Mayor of Karachi
Martial Law was imposed on 12 October 1999. President Musharraf formulated the new system of CDGK (City District Government Karachi). Elections were held in 2001 and Jamaat-e-Islami was able to win 12 town nazim seats out of 20. Naimatullah Khan serving at that time as the party Ameer of Karachi was nominated as the contender for the Mayor of Karachi. Having already won the majority, he was elected as the first mayor of the newly formed local body system. During his tenure he oversaw the Taameer-e-Karachi program aimed at improving the infrastructure of Karachi. He achieved over the years of his tenure to increase the budget of Karachi from 6 billion rupees to 43 billion rupees. He passed various projects such as 18 flyovers, six underpasses, two signal free roads and a huge water supply scheme for the people of Karachi. It was the first time in the history of Karachi that all the stake holders were incorporated for the developmental works. He was also the person behind the project which built dozens of Model Town Parks in Karachi.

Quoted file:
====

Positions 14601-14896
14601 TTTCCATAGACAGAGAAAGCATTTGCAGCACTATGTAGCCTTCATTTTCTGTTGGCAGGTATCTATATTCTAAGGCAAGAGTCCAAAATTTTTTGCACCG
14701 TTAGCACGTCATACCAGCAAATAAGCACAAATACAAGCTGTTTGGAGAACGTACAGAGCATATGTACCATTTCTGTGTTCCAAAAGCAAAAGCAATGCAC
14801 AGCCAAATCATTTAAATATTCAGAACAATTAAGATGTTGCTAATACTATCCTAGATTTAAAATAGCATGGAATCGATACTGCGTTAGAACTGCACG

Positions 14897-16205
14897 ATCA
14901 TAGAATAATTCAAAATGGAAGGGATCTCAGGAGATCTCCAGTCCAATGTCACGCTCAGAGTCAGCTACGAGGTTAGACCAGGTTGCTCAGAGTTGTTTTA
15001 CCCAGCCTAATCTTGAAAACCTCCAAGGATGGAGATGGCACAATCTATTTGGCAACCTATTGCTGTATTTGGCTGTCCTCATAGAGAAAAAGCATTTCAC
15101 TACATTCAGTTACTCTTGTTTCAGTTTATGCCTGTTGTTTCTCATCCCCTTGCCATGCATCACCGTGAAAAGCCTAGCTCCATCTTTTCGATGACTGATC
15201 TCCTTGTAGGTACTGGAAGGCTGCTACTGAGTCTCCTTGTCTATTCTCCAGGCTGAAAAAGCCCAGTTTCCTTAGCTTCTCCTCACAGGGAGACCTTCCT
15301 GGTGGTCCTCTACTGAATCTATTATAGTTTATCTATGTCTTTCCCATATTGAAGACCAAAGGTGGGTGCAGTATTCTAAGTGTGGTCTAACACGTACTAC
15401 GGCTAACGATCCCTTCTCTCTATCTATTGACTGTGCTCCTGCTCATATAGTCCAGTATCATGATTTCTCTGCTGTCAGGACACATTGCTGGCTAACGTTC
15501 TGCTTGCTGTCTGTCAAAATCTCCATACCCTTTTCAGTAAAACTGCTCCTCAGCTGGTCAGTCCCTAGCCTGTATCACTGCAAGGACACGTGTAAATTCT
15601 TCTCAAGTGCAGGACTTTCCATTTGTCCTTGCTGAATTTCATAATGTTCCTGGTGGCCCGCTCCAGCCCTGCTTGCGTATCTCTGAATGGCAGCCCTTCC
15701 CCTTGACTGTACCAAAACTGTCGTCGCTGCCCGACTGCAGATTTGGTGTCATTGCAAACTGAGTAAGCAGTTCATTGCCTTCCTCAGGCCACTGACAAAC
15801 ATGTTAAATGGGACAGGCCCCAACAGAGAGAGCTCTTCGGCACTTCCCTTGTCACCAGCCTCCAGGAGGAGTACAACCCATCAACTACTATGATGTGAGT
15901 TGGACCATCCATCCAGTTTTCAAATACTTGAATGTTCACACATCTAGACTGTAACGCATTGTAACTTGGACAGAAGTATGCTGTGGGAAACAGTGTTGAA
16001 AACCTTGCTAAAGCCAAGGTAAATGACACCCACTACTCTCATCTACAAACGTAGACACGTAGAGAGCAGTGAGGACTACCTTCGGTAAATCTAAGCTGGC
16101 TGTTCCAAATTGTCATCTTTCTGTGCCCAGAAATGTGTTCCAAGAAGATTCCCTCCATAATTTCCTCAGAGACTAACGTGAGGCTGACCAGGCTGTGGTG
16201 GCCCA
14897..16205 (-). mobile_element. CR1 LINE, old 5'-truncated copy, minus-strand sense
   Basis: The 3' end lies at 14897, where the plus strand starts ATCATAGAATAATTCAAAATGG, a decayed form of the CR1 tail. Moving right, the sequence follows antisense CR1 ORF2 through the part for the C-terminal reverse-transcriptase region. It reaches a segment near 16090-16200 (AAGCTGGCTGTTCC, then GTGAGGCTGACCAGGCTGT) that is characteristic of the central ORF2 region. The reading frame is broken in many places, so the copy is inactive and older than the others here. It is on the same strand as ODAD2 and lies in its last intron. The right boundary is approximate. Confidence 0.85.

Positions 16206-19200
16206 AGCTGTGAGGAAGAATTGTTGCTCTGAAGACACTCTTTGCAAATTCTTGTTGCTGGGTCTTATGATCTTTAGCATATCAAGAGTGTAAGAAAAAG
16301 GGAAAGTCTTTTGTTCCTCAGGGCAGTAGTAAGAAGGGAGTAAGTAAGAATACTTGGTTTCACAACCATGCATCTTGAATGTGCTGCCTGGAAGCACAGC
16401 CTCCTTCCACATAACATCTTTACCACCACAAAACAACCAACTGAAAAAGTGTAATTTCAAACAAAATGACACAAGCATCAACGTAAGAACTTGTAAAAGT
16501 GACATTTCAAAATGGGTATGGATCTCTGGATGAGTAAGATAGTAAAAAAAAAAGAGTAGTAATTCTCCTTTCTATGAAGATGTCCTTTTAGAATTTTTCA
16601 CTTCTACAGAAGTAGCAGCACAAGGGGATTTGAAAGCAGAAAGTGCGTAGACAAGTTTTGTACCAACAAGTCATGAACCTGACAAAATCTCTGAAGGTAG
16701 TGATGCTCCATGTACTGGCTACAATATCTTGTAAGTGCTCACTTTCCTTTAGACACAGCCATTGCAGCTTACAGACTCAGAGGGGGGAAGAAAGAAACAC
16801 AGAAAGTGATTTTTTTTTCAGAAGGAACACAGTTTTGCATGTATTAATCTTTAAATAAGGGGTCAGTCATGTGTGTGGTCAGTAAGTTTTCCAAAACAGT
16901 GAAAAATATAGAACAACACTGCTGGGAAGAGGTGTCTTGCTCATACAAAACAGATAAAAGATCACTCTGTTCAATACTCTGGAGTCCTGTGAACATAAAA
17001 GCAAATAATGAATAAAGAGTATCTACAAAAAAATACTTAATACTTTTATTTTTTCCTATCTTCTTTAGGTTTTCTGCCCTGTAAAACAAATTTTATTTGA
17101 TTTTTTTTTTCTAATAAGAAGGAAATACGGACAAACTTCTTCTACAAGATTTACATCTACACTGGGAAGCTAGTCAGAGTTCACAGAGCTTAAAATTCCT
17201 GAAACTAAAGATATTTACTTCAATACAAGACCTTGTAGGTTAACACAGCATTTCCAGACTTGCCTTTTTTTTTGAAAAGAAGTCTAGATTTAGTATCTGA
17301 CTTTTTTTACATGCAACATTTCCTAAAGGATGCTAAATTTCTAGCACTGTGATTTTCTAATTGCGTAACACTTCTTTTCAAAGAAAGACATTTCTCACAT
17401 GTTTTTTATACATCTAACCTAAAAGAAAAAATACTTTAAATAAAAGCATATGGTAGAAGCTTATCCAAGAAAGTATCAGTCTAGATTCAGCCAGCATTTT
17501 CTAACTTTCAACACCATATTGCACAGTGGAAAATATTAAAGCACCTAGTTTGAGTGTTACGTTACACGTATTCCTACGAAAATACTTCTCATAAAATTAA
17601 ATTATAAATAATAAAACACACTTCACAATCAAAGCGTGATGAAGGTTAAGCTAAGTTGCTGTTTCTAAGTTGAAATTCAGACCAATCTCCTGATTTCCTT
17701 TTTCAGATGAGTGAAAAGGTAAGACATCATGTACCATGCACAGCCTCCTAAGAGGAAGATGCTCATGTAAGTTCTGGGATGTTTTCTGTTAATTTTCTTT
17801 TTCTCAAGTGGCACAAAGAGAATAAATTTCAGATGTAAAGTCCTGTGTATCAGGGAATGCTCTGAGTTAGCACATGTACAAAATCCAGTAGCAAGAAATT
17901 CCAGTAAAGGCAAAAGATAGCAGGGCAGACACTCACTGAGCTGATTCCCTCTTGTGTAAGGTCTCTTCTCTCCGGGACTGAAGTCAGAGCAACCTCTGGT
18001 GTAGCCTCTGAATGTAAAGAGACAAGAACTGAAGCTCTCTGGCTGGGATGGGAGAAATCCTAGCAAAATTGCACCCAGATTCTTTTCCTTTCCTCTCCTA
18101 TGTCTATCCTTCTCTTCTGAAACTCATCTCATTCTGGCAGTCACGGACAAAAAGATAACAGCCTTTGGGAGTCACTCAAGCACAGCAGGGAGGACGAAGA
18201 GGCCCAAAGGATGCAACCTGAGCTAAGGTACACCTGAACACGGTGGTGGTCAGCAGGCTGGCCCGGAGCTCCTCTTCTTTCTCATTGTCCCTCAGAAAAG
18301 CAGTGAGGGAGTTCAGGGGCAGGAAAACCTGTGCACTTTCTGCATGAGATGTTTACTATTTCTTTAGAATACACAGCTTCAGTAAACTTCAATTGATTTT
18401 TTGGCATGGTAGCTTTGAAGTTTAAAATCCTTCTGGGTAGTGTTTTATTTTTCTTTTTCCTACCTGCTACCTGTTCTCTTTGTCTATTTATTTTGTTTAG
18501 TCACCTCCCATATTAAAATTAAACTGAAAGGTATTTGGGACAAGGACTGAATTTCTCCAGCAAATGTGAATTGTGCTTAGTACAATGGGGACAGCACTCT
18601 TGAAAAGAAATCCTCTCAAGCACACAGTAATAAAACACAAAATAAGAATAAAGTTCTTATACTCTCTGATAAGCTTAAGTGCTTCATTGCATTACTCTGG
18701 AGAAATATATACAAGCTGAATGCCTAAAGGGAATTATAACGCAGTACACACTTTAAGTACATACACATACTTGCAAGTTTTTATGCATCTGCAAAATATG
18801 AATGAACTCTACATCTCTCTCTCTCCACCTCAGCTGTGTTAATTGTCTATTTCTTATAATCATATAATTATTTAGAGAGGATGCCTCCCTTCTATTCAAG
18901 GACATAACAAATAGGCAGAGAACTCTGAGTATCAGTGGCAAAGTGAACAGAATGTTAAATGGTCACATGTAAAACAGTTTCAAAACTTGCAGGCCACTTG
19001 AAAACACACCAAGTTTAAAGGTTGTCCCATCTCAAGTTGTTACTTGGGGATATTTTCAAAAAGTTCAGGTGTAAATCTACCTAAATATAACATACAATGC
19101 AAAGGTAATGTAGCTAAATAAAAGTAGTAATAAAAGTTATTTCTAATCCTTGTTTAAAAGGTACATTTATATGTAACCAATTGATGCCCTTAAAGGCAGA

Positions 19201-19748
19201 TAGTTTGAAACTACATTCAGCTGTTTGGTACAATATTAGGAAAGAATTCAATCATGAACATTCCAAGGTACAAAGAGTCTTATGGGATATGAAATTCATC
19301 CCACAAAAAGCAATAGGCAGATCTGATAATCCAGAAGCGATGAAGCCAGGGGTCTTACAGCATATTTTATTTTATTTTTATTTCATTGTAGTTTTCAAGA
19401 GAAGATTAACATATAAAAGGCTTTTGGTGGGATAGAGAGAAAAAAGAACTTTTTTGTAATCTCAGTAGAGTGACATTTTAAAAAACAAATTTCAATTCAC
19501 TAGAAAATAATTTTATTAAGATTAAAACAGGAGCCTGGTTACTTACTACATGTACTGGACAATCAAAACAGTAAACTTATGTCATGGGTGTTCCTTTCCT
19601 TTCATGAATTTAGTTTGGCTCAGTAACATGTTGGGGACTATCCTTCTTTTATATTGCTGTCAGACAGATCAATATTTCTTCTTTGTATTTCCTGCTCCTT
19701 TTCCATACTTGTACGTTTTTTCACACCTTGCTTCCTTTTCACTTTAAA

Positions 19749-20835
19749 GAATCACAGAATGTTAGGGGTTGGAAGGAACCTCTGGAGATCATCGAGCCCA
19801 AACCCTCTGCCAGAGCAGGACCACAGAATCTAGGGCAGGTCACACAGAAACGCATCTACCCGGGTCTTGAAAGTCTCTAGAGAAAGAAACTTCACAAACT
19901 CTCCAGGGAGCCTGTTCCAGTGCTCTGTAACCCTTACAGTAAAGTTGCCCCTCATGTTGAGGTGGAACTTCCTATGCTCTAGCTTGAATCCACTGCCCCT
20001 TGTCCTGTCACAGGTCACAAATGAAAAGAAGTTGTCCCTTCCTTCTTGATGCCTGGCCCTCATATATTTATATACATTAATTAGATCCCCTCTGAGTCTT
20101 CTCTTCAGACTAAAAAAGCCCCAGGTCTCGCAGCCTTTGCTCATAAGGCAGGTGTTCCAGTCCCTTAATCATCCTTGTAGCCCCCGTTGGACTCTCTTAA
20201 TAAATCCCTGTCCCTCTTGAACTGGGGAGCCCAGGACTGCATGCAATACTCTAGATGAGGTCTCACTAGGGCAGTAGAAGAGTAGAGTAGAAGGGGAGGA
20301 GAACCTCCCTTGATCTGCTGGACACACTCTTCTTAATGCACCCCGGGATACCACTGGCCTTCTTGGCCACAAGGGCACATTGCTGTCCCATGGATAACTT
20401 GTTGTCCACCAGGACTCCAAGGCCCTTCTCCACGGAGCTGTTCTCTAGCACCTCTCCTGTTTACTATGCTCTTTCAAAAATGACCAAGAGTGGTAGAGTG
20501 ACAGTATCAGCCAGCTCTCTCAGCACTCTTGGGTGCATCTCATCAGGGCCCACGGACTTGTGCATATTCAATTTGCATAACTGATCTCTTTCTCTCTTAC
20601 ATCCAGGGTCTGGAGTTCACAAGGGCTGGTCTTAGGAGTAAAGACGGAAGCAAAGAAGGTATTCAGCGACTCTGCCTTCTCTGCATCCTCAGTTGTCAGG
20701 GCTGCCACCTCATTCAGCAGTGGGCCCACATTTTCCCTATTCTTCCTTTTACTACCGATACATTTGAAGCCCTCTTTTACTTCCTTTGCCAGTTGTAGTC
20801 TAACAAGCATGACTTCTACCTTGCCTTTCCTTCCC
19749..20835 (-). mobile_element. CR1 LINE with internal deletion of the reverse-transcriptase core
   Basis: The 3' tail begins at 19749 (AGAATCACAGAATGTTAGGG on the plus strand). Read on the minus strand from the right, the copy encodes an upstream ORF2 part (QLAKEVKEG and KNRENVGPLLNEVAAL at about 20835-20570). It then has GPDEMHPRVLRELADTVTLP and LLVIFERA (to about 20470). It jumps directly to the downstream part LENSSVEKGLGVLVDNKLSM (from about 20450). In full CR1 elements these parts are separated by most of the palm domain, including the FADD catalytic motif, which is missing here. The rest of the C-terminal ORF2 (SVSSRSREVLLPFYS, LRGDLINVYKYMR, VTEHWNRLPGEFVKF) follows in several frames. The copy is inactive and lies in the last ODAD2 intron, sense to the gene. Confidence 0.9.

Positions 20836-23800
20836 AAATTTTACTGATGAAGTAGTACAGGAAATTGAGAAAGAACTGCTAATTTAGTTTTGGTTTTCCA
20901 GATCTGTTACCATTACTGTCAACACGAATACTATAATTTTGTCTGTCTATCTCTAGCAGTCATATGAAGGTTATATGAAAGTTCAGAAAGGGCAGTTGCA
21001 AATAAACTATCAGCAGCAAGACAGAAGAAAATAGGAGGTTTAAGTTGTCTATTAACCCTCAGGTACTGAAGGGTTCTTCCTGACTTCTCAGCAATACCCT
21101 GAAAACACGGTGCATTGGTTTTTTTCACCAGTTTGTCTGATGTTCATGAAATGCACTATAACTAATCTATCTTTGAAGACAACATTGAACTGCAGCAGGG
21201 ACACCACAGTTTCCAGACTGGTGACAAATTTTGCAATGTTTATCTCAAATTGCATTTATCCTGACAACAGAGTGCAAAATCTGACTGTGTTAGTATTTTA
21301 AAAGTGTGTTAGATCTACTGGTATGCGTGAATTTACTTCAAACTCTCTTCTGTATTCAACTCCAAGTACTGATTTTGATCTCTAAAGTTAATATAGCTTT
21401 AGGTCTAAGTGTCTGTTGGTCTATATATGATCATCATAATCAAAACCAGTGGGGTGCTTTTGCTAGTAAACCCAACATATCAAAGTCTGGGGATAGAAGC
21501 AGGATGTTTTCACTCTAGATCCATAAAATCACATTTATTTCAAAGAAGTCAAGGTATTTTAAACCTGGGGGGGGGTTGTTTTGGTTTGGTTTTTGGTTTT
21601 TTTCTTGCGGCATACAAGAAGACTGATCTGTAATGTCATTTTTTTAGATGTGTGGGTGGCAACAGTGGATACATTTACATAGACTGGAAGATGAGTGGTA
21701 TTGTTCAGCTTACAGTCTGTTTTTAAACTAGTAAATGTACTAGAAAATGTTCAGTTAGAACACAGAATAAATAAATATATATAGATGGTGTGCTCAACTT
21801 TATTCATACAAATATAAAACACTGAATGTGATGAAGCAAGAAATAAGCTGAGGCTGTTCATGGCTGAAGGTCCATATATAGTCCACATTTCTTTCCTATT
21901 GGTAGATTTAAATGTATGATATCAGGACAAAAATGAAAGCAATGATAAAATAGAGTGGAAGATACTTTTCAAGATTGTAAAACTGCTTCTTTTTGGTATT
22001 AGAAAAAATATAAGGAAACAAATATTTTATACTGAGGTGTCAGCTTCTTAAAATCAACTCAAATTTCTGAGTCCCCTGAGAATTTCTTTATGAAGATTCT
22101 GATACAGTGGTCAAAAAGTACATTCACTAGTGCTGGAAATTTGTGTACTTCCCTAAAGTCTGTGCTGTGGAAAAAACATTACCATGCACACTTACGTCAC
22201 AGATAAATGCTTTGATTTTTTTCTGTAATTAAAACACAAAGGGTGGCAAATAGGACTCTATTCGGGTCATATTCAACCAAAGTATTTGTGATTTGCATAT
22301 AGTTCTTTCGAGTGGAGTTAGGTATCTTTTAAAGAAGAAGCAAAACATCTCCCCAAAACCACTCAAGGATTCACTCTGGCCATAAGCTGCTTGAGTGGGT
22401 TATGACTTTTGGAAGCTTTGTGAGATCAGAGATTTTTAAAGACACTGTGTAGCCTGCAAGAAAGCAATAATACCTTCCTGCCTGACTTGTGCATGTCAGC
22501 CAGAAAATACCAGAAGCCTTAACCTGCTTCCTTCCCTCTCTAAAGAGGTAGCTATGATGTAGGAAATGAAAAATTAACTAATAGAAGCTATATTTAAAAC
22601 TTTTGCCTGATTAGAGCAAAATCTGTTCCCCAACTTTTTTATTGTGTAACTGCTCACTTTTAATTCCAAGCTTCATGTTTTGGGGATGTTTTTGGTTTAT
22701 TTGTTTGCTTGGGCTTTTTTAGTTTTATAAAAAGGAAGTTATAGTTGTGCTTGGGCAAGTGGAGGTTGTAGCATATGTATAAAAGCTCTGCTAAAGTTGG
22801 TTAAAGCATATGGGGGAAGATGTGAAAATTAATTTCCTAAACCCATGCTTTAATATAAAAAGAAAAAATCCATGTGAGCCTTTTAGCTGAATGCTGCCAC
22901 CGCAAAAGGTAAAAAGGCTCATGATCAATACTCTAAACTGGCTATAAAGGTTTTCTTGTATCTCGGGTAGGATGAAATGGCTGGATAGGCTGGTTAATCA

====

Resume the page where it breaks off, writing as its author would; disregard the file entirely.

Khan was married in 1960 to Tahira Khatoon. He has seven sons and two daughters. All are married. His wife died in 1994 after a protracted illness. His grand daughter born in 1995 from his second son Nadeem was named Tahira, in memory of his deceased wife. He had two sisters, both of whom have died; one of his brothers is also dead. His sons are Waseem, Nadeem, Faheem, Kaleem, Naeem, Asim, Nazim. His daughters are Gohar Lubna and Gohar Afshan. All the sons’ middle name is “Iqbal” after the late sister of Khan whose name was Iqbal. Khan also wrote a book called “Roshni ka safar” that talked about all the work he had done as mayor.
After retiring from politics in 2005, Khan took the office of the President of Alkhidmat Foundation an NGO. He served in that capacity until 2011 when due to age and illness he just decided to look after the southern region of Alkhidmat Foundation. He has extensively worked in the Thar region of Pakistan since 1997 trying to bring that area out of problems such as acute water shortages and illiteracy.